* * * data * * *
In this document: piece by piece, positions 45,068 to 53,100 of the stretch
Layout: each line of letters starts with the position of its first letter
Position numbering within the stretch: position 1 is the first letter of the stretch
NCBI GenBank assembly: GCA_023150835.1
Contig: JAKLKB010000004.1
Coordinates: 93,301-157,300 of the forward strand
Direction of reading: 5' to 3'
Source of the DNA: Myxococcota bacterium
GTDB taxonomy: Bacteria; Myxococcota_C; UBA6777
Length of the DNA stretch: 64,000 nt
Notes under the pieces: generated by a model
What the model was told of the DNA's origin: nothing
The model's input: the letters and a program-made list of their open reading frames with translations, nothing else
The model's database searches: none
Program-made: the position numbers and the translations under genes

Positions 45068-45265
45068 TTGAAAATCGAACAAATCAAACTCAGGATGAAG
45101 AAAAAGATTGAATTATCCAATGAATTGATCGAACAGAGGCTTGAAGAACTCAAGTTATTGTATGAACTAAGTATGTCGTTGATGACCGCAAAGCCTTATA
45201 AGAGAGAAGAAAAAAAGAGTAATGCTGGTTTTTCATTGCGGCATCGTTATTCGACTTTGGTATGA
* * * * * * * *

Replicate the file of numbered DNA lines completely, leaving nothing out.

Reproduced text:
In this document: piece by piece, positions 45,068 to 53,100 of the stretch
Layout: each line of letters starts with the position of its first letter
Position numbering within the stretch: position 1 is the first letter of the stretch
NCBI GenBank assembly: GCA_023150835.1
Contig: JAKLKB010000004.1
Coordinates: 93,301-157,300 of the forward strand
Direction of reading: 5' to 3'
Source of the DNA: Myxococcota bacterium
GTDB taxonomy: Bacteria; Myxococcota_C; UBA6777
Length of the DNA stretch: 64,000 nt
Notes under the pieces: generated by a model
What the model was told of the DNA's origin: nothing
The model's input: the letters and a program-made list of their open reading frames with translations, nothing else
The model's database searches: none
Program-made: the position numbers and the translations under genes

Positions 45068-45265
45068 TTGAAAATCGAACAAATCAAACTCAGGATGAAG
45101 AAAAAGATTGAATTATCCAATGAATTGATCGAACAGAGGCTTGAAGAACTCAAGTTATTGTATGAACTAAGTATGTCGTTGATGACCGCAAAGCCTTATA
45201 AGAGAGAAGAAAAAAAGAGTAATGCTGGTTTTTCATTGCGGCATCGTTATTCGACTTTGGTATGA